(Swabian diminutive of Spatz, thus literally "little sparrow", also Spätzli or Chnöpfli in
Switzerland or Knöpfle or Hungarian nokedli) are a type of egg noodle of soft texture
found in the cuisine of Germany and of Austria, Switzerland, Hungary, Alsace and South Tyrol.
The geographic origin of spätzle is not precisely known; various regions claim to be the originators of this noodle. Written mention of Spätzle has been found in documents dating from 1725, although medieval illustrations are believed to place this noodle at an even earlier date.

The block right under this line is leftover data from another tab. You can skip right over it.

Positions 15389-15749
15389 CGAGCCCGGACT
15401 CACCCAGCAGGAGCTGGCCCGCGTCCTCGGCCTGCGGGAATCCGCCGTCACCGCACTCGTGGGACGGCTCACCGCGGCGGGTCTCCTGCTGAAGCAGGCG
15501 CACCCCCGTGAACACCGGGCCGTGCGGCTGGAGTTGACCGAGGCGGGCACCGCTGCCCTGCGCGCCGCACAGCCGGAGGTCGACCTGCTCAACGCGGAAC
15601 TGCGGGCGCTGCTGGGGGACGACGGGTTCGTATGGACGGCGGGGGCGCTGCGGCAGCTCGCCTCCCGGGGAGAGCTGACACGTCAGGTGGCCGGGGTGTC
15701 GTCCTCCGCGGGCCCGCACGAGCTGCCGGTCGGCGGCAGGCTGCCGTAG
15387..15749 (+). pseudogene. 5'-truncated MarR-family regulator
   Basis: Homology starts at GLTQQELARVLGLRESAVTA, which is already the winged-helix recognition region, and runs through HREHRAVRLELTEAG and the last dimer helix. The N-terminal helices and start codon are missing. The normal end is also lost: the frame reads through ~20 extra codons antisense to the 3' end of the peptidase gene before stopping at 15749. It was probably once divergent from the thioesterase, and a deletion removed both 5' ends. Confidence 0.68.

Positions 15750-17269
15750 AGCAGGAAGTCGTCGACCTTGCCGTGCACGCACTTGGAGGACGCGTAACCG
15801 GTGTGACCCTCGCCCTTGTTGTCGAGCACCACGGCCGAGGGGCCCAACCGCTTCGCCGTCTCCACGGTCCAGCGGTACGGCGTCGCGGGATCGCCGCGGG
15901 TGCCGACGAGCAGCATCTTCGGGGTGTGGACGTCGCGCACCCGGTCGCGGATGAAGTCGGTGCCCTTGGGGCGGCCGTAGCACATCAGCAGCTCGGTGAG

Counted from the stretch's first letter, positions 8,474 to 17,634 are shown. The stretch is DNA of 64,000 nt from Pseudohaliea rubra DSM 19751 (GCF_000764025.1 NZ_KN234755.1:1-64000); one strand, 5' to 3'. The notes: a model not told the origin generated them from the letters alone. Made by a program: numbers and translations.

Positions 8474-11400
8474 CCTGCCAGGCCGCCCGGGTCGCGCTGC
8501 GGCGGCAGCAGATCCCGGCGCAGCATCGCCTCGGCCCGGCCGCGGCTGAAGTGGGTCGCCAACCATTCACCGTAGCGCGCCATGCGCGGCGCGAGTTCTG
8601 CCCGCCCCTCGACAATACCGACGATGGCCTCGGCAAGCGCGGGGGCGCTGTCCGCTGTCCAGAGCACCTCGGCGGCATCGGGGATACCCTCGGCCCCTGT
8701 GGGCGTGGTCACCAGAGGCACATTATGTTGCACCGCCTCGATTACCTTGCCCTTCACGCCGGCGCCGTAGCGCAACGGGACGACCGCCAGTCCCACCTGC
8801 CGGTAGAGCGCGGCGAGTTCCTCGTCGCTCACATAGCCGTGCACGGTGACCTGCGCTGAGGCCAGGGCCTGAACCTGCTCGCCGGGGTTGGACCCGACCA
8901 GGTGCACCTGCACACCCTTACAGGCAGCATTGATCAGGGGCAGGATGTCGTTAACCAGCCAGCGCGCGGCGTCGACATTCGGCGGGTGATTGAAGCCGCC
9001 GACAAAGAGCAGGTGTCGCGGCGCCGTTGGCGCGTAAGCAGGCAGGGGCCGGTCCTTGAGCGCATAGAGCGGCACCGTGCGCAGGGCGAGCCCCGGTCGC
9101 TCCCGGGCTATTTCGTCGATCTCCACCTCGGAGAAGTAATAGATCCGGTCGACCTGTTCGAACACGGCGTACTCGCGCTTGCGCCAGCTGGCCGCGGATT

Today, in Europe spätzle are largely considered a "Swabian speciality" and are generally associated with the German states of Baden-Württemberg and Bavaria. The leading German producer is Herrman, which produces approximately 13,000 tons per year.
The estimated annual commercial production of spätzle in Germany is approximately 40,000 tons, which does not include spätzle made by individual households and restaurants. Pre-made spätzle are also available internationally from companies such as Maggi, a division of Nestlé.
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